What is the efficacy of high-dose versus and low-dose estrogen therapy?

Updated: Oct 16, 2018
  • Author: Janice L Bacon, MD; Chief Editor: Richard Scott Lucidi, MD, FACOG  more...
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Data also indicate that low-dose preparations are effective in reducing the severity and number of hot flashes compared with commonly prescribed doses, though a dose-response relationship may be observed (see the image below). [23] Low-dose estrogen is often considered to be 0.3mg or less of conjugated estrogen, 0.5mg or less of oral micronized estradiol, 2.5μg or less of ethinyl estradiol, or 25μg or less of transdermal estradiol.

Mean daily number of hot flashes by week for vario Mean daily number of hot flashes by week for various doses of conjugated estrogen (CEE) alone or combined with medroxyprogesterone acetate (MPA). (Utian, 2001) A) Placebo and CEE groups; B) Placebo and CEE-MPA groups. Difference vs placebo was significant from weeks *2-12 or †3-12. ‡Difference between CEE 0.45mg/day and CEE 0.45mg/day7 with MPA 2.5mg/day was significant at weeks 3, 4, 5, and 9. §Difference between CEE 0.625 vs 0.45mg/day was significant from weeks 2-12. llDifference between CEE 0.625 and 0.3mg/day was significant at weeks 4, 5, 6, 9, 10, and 12.

Differences in symptom response between high- and low-dose preparations tend to be greatest at 4 weeks after the start of hormone therapy and are reduced after 8-12 weeks. Low-dose preparations are desirable because they may be safer than high-dose forms in terms of cardiovascular disease (CVD), venous thromboembolism, stroke, and breast cancer. In addition, they also decrease unacceptable adverse effects, such as irregular bleeding and breast tenderness.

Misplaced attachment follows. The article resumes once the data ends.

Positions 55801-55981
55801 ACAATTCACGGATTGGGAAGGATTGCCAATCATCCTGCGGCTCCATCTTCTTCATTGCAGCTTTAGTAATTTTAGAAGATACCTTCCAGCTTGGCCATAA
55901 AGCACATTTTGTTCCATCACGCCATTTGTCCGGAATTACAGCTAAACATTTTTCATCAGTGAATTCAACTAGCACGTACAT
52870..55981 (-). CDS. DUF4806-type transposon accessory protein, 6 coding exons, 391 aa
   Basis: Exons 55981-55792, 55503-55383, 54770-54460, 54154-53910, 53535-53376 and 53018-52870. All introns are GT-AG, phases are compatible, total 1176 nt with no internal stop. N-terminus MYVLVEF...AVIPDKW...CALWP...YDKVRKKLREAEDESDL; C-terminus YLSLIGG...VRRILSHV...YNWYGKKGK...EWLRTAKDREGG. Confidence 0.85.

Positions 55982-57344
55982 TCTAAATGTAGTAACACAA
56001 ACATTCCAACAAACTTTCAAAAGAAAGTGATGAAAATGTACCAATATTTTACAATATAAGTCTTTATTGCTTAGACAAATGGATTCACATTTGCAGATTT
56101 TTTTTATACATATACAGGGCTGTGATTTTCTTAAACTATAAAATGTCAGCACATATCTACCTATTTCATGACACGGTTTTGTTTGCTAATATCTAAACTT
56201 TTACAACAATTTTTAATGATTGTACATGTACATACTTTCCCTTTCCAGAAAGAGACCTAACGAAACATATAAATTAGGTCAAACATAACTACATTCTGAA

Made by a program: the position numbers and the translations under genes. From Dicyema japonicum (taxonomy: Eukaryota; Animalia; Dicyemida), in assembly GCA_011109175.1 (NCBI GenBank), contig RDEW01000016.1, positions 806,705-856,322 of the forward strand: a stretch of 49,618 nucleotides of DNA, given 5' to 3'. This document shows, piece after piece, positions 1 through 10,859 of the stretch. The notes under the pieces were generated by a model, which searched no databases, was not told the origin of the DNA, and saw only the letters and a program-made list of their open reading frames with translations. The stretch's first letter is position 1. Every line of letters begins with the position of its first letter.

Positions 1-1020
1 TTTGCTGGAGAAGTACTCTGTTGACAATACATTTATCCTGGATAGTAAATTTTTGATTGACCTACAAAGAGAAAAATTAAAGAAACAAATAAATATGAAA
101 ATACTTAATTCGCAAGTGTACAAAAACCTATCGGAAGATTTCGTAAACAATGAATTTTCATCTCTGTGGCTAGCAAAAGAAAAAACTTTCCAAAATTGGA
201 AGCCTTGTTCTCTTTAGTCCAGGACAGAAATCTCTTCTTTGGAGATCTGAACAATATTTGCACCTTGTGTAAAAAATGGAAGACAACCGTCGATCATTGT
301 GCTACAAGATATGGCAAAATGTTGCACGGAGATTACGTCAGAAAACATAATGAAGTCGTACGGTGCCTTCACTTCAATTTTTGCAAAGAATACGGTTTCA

Women who are starting low-dose estrogen therapy should be counseled that it may take 8-12 weeks for their vasomotor symptoms to be relieved. [24, 25] If a low-dose estrogen is selected, a low dose of progestogen can also be prescribed. However, low doses of oral medroxyprogesterone acetate (ie, 1.5mg/day), when combined with low doses of oral conjugated estrogen (0.30-0.45mg/day), provide adequate endometrial protection. [26] Likewise, a low dose of norethisterone acetate (0.125mg/day), when combined with estradiol (0.025mg/day) in a transdermal preparation, also provides endometrial protection. [27]

Furthermore, if low-dose estrogens are used with cyclic progestogen regimens, intervals between progestogen use can be lengthened without significantly compromising endometrial protection. Examples of this approach include using medroxyprogesterone acetate 10mg/day for 14 days every 3 months [24] or every 6 months. [28]

The combination product of bazedoxifene, a SERM, with a small dose of conjugated estrogens (CEs) was approved by the FDA in October 2013. Combining a SERM with a low dose of CEE lowers the risk of uterine hyperplasia... This combination significantly reduced the number and severity of hot flashes at weeks 4 and 12 (P < 0.001). At week 12, bazedoxifene/CEE reduced hot flashes from baseline by 74% (10.3 hot flashes [baseline] vs 2.8) compared with 51% (10.5 vs 5.4) for placebo. [29] Bazedoxifene/CE is FDA-approved for prevention of osteoporosis and treatment of vasomotor symptoms in postmenopausal women.

The North American Menopause Society (NAMS) and The Endocrine Society (ES) suggest a “shared decision-making approach” to decide on the appropriate hormonal dose, route of administration, and to discuss each individual’s risks, treatment goals, and duration of therapy. [112, 113] This updates the concept of “the smallest dose for the shortest length of time” as that may provide insufficient care or even be harmful to some women if HT is curtailed prematurely.

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